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The end of the cheap hydrocarbons era
by Staff Writers
Moscow (Voice of Russia) Nov 13, 2012


Tokyo Gas mulls pumping gas from Sakhalin
Japan's gas company Tokyo Gas is looking into the possibility of laying a gas pipeline from deposits on Russia's Sakhalin Island to the central regions of Japan, the company's spokesperson said. The project in question provides for building a 1,400 km pipeline between Sakhalin Island and Ibaraki Prefecture north of Tokyo. A section of the pipeline will run across the Pacific bottom. Should the project be successful, the cost of natural gas delivery from Russia to Japan will drop several times. The idea of building this pipeline came into being following the Fukushima disaster in March 2011 and the subsequent shutdown of nuclear reactors all over the country. The end of the cheap hydrocarbons era.

Addressing the recent summit of the Europe-Asia forum, Russia's Prime Minister Dmitry Medvedev said that energy markets were facing new challenges to their stability. Among these challenges experts name 'the end of cheap hydrocarbons' era.

Pessimists say that a further increase in fuel prices is inevitable, and sooner or later the world will face a kind of energy apocalypse, and that its consequences are likely to be very dramatic. Actually, the end of cheap hydrocarbons era marks the start of fuel wars.

The need to look for alternative energy sources has become a widely discussed issue recently. Gas can be found in soil in the form of methane concentrated in coal layers, or as associated gas close to oil fields.

Sand layers can also be charged with gas, and it may also be found in the form of crystal gas hydrates under the sea floor. Another source is shale gas which can be found on all continents and thus can provide any energy dependent country with enough fuel.

The U.S. has become the first country to take advantage of shale gas production. In 2010 it was announced that shale gas production in the U.S. reached 50 billion cubic meters which is not so much, actually. Americans, however, decided to spend more on shale gas production, and soon joint investments in this branch of industry exceeded $20 billion.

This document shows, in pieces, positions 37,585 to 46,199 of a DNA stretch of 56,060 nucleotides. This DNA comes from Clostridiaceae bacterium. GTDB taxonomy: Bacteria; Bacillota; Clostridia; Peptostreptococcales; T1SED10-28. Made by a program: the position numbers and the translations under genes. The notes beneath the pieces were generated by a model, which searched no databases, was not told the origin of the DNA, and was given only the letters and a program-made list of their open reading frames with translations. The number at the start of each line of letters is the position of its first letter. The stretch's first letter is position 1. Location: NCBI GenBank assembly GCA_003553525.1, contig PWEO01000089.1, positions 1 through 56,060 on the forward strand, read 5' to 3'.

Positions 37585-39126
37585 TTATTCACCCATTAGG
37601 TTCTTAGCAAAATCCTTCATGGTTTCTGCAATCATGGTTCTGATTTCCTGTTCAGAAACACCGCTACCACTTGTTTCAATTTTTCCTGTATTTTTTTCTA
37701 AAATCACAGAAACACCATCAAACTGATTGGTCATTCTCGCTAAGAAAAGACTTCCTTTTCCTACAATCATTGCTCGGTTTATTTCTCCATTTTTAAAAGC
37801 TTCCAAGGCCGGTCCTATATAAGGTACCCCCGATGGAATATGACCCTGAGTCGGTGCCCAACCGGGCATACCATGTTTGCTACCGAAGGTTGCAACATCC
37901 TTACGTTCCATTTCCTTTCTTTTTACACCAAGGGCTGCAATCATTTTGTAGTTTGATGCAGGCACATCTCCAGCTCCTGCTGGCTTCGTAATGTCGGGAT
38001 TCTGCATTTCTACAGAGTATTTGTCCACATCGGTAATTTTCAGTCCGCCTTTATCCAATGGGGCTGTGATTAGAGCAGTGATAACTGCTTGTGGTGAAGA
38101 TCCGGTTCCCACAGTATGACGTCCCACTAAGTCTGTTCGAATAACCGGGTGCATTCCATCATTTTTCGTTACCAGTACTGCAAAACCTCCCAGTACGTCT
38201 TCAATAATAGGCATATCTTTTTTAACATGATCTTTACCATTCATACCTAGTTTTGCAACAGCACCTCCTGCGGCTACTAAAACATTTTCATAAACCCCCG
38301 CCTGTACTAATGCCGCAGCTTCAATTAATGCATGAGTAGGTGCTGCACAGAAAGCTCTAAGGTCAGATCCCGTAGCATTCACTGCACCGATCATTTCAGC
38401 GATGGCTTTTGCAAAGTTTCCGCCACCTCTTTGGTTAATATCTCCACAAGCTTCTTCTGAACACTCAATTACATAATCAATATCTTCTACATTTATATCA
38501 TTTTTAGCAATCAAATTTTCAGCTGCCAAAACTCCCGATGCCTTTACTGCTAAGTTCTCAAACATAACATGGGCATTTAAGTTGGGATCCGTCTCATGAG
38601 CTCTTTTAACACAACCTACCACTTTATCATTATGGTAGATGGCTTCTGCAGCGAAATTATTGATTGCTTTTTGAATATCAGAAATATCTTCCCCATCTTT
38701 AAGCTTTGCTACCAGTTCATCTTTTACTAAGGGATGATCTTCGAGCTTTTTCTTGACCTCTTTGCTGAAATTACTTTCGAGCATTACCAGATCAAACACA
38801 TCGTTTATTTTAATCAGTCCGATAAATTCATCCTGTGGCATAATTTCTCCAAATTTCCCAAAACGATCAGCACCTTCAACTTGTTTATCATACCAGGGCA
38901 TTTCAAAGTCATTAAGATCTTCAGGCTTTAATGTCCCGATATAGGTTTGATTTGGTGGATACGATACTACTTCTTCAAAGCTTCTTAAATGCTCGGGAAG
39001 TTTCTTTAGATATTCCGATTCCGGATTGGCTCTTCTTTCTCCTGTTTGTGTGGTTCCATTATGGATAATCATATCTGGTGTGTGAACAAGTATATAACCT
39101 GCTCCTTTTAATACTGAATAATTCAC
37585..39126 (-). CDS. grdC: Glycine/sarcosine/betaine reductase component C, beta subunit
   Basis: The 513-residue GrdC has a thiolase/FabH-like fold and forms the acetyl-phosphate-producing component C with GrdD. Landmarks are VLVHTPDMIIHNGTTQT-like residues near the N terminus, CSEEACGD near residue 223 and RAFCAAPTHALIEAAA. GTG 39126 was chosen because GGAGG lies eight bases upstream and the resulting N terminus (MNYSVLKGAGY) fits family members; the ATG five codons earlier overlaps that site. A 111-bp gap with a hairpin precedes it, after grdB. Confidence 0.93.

Some time later the U.S. authorities admitted that local gas companies had overrated the amount of produced shale gas, misled people on the number of explored fields and underrated production cost in order to send stock prices up. So, it turned out that the success of a new technology resulted from a fraudulent scheme, says Sergei Pikin, director for the Energy Development Foundation:

"Most investors would take loans to join the exploration of shale gas deposits, expecting to pay off debts once the fuel is sold at a high price. The situation in US market has changed since new technology was introduced and gas production increased manyfold. The prices fell, and many companies turned out to be on the brink of bankruptcy."

As of today, many experts say that shale gas production earns no profit. That is why new gas routes are being lobbied all the time, and constant attempts are being made to switch to short-term contracts between consumers and suppliers. Apparently, this is done for some geopolitical reasons, says Sergei Pravosudov, director general at the National Energy Institute:

"Fuel wars have never stopped. Now the U.S. focuses on a new strategy which is about living on its own energy resources: to produce shale oil, developbituminous sands in Canada, and to produce shale gas.

All these are very costly projects. It is necessary to set very high prices on the resources. If the situation in the Middle East remains unstable, oil and gas produced in North America will be in high demand. We can see that the situation in the Middle East is far from stable."

Shale gas has not yet affected the energy market. The new technology still cannot be relied on when it comes to the future of energy resources. Shelf drilling remains the most promising path to follow, which means that the geopolitical interests of the world`s leading countries will collide over the North Pole. Whether this will be a tough fuel war or a war of words depends on how sensible the participants are. There is no chance to avoid this scenario anyway.

Source: Voice of Russia

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